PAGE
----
Sunday, March 23, 2008

Choosing a Martial Art to fit my Spiritual needs.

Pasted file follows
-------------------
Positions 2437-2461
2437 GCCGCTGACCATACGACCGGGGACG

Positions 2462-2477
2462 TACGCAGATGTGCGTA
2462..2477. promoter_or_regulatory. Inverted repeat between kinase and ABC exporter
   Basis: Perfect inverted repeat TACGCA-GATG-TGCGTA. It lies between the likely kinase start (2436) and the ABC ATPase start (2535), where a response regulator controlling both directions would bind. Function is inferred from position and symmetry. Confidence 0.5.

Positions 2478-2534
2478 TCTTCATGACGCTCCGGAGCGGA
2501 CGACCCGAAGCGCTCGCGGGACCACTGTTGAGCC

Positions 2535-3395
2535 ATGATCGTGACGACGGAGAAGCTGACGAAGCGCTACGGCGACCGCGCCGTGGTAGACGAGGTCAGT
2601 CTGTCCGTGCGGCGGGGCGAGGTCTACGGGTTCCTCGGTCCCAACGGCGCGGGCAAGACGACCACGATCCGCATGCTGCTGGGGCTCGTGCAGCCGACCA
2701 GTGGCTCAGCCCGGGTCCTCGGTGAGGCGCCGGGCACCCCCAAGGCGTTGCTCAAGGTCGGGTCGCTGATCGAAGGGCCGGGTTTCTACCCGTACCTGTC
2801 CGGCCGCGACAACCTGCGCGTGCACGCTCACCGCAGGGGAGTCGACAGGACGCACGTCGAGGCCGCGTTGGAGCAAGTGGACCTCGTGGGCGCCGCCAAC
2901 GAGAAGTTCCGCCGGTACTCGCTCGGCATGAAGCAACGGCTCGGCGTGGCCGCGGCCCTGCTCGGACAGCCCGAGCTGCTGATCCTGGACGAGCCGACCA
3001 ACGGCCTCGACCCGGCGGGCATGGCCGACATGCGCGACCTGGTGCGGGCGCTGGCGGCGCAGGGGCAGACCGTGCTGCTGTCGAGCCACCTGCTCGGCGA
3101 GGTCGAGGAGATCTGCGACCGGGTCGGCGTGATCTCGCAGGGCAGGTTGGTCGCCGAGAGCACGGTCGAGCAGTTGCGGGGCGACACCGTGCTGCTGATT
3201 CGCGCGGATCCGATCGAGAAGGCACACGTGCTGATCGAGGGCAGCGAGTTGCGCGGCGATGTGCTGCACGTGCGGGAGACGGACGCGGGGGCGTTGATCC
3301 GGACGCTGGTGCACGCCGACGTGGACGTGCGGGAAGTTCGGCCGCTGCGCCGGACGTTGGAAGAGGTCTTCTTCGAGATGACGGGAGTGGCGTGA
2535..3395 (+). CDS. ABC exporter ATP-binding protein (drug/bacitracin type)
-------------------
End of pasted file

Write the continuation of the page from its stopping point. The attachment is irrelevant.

What? What does a martial art have to do with spirituality? Well grasshopper, if you go to some TMA (traditional martial art) dojos, you will discover you are being taught along with board breaking (uh sorry martial arts) some eastern spirituality. Even if it’s a little, it’s there. So what should a Neopagan (be they a warrior or not) be looking for? That is a loaded question. Because we as Neopagans are generally proud of being an eclectic bunch, thus meaning the answer is going to be vague. I’ll skip that and move to, what as a Neopagan warrior should one be looking for? Lets assume (a) You are a Neopagan warrior who is fresh to the path and has no training at all (probably a bad assumption) (b) You are of the type of Neopagan warrior who sees that action is often required (i.e. not he Peaceful warrior) and (c) You are mentally, spiritually, and physically up to the challenges training will bring. So what should I be looking for? Trainer: This is the MOST important part. You could be learning the right style (for you) but have the wrong trainer. A trainer should first and foremost be modest. Not humble, no that is a bad trait, but modest. They do not overstate (or even lie) about their accomplishments. This sadly is all too common. There is a feeling that you have to be “the best” to teach. That is not so, you have to be competent, and able to teach first. A style that fits you: If you are slight of build, grappling arts (say BJJ (Brazilian Jujitsu) are probably not what you should learn first. Sure it’s important, but in a situation, grabbing the 800lb Gorilla that is trying to rip your ears off, is not the brightest move, similarly if you are that 800lb Gorilla type, learning a style that relies on speed and fine motor skill (say Capoeira) is probably the wrong choice too. It’s best to start with a primary style then branch out. I say start, as part f the battle is to learn to trust yourself. So if you manage to progress in a style, picking something new up is easier. The best approach once you’ve “blooded” yourself is (in my honest opinion) to train Mixed Martial Arts (MMA). It can be a competiton based MMA, or just mixing different styles in to what you know. Why is this the “best”? Well it gives you a wide variety of skills, hopefully at least two instructors, and hence perspectives. Modern MMA is most known in the cage fighting circuits. Here BJJ is ‘king”, as most of these fights end in grappling and submission. It would be wise to remember that in a real fight submission is not as effective as in a competition, because you eventually have to let go (unless you really wish to cripple the opponent). Apart from sports MMA, there are other styles too. Military Unarmed Combat aka Combatives is a form of MMA (even if the zealots in sports MMA will have a stroke over this statement), as it mixes various techniques (including ground fighting (aka grappling) to form an effective style. So with style, pick one and move on to others, take the best and forget the worst. Confrontation control: This is an undervalued skill. A teacher that shows you how to first assess, then avoid, and last option deal with confrontation, is the best. A fight avoided is a fight won! Sadly many MMA’s ignore this as they are competition focused (even if they are selling themselves as “self defense”). They will teach you effective ways of causing joint and muscle pain, but there is always the chance you screw up, and having tried to apply a hold on Mr./Miss double joints, he/she may decided to retaliate, when a few simple soothing words would have fixed the problem Medical consequences: What you are taught always has consequences. Know them Would I use it? Would you use a technique or a style? Seriously outside the Dojo/gym would you see yourself applying this? NO? Then don’t try. It’s that easy, learn another option. Does it fit my mentality? An important ideal. Many who walked into my Combatives School, walked out fast as it was “too rough” for them. Which is fine, don’t do something you do not agree with. Forcing yourself to try will only cause internal conflict. Ok so that is some considerations, physical and mentally, how about spiritually? Well assuming we are partaking in a Neopagan faith that has martial deities in it (or at least as aspects of the deities they have), why not? Do we think Mars or the Morrigan will appreciate a nice little peaceful turning of the other cheek? Or perhaps letting someone get hurt when we could stand in the way? Probably not. Similarly our actual act of training can be dedicated as an offering to the deities! It’s always hard to make a non material (silver, gold, etc) offering to a God. If (like me) you suck at poetry, it’s some food, drink, or something else. I’ve dedicated my exercise and training to my four patrons (three of which are martial like) Dagda, Danu, the Morrigan and Lugh. Your actual sweet (and in some cases blood!) make a much better offering than just going and buying some cheap silver and offering that! Indeed I think they perhaps enjoyed the lumps and abrasions and cuts I took in Combatives much more than anything else? Weapons: This is a very touch subject. Martial arts at higher levels usually incorporate weapons training into their syllabus, many modern WMA’s (Western Martial Arts) actually focus on weapons exclusively too. A friend of mine (online only) Phil Elmore even wrote a book (Street Sword) on the use of the sword in self-defense. Admittedly he also pointed out it was not he most common way of doing it, but an option. All that said and done. Training with weapons is a great focus. In eastern styles weapons kata’s (ok all kata’s) let the Martial artist achieve an almost meditative state. Can you apply this to your path? Obviously you are not going to be walking around with a sword (Right?) most of the time, so it’s not so much a personal defense option, as a spiritual one? Indeed can you work magic/energy while you train? I certainly can, and it’s a lot easier than you would think. One thing though make sure you are (a) Alone (b) in a room with room (my old bed room at the family house (recently sold) has scars thanks to me not getting this point and (c) Unlikely to be seen by the police! “Officer it’s a ritual” he screamed as he was hand cuffed and taken in for mental evaluation So to close the answer is “ummm it’s difficult” but yes pick and choose for you! Ok in addition to this, are there any martial arts I would avoid? YEP, I’ll not name them directly but at least ONE martial art out there claims to be a survivor of pre-Christian Germanic/Scandinavian times. All evidence points to it being a modern invention (indeed the forms are from eastern martial arts). Don’t be suckered in by fanciful claims. Just like don’t let a high priestess/priest say she/he is from an unbroken line of pagans, it’s rot! Don’t try to learn just from DVD/books, get a training partner at least.